Saturday 10 December 2016

Neil Francis: Avoid coughing up cheap scores and impossible may be possible

Published 17/11/2016 | 02:30

Ireland players, from left, Devin Toner, Robbie Henshaw and Donnacha Ryan celebrate victory after the International rugby match between Ireland and New Zealand at Soldier Field in Chicago, USA. Photo by Brendan Moran/Sportsfile
Ireland players, from left, Devin Toner, Robbie Henshaw and Donnacha Ryan celebrate victory after the International rugby match between Ireland and New Zealand at Soldier Field in Chicago, USA. Photo by Brendan Moran/Sportsfile

I felt that Nathan Hughes' thoughts about representing England earlier in the week were a revelation. Hughes replaced Billy Vunipola in the second half at Twickenham against the Boks. The fact that one South Sea Islander is replacing another South Sea Islander and both are representing England - well, it's just semantics, isn't it? Who cares that Hughes - a Fijian - will be playing against Fiji this Saturday for England.

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Hughes spoke his mind after his first cap. "I would love for Fiji to have more resources (money) but it is the way it is. They have to deal with it and live on whatever they have got. That's the decision I made - I play my rugby to support my family and put shelter over their heads. Three years is a long time coming (to satisfy the residency rules) so to run on the field on Saturday to represent the red rose was good."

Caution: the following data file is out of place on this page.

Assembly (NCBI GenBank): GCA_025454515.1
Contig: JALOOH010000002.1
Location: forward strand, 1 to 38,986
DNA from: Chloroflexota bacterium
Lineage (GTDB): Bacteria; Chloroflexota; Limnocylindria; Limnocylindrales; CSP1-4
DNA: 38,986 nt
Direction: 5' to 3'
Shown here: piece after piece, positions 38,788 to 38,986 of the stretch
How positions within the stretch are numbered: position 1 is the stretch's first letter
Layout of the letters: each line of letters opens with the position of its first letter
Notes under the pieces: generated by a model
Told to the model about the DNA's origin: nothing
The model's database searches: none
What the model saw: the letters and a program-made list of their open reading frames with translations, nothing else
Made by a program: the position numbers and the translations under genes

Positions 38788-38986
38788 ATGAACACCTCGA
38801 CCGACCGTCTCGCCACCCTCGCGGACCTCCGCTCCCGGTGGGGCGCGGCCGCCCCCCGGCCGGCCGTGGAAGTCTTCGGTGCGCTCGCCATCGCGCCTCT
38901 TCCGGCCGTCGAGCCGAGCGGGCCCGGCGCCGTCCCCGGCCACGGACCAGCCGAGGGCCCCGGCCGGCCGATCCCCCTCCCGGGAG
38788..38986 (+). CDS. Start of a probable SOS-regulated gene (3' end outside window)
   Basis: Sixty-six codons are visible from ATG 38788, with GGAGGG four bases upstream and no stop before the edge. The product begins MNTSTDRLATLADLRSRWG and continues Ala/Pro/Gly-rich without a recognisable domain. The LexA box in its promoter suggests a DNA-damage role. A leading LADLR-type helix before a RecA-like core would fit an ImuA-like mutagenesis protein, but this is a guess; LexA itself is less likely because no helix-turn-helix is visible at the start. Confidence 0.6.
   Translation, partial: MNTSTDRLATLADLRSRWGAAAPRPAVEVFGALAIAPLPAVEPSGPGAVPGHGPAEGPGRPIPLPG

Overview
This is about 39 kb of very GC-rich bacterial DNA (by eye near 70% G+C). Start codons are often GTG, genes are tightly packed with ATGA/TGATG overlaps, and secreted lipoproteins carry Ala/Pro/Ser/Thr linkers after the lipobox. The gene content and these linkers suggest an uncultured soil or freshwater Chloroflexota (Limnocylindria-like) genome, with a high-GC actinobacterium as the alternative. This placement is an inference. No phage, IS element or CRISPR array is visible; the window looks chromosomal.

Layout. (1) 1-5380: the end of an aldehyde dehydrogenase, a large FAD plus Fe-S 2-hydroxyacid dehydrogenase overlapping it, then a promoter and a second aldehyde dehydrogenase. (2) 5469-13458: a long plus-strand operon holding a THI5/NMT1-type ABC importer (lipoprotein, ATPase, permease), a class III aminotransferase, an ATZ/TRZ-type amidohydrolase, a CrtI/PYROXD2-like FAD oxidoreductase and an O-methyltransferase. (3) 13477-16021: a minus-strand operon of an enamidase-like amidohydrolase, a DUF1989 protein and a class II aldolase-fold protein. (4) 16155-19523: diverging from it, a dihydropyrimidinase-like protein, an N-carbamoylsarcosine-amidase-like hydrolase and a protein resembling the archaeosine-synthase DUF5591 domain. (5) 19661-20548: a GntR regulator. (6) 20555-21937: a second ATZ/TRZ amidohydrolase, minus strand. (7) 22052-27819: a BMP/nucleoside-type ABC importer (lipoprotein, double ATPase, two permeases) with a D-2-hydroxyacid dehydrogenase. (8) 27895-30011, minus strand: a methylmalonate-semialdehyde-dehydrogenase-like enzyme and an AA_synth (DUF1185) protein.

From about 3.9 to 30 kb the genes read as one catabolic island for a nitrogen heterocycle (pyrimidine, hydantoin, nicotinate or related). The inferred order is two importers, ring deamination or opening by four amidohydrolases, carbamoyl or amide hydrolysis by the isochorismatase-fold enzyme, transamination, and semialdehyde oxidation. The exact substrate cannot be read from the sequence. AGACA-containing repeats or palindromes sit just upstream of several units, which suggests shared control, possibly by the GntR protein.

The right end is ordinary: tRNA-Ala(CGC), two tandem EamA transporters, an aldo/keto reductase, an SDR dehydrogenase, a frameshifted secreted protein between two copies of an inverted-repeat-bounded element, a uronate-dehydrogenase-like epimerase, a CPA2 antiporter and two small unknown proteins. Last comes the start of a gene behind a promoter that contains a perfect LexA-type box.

Why play for Fiji for buttons when you can declare for England and pick up £22,000 per match? It is nearly £100,000 for the autumn series.

You can now play for somebody else's country for the dough - how many Englishmen will be left in the team in 10 years' time? The England Globetrotters versus the French Ramblers - "I will die for the jersey… and the dough as well."

Israel Dagg of New Zealand. Photo: Sportsfile
Israel Dagg of New Zealand. Photo: Sportsfile

The only good thing is that all nationalistic sensibilities and patriotic fervour can now go by the wayside. "Well, yeah we got duffed by Ireland and there are a lot of guys hurting in that dressing room but I suppose we lodged our match fees before the game and we feel an awful lot better now. Yeah of course we will be looking for revenge next year in Dublin - well, actually we couldn't give a shite about next year's match or revenge - just make sure we get paid on time."

I wonder do the Kiwis do revenge? Bloody right they do! Not that often that they get beaten. They will probably have to dust down a few copies of 'An Idiot's Guide to Revenge'. One thing is certain about events in Chicago - it will elicit a response. One of the things that people missed about the match may still not have come home to roost. The scale of the victory!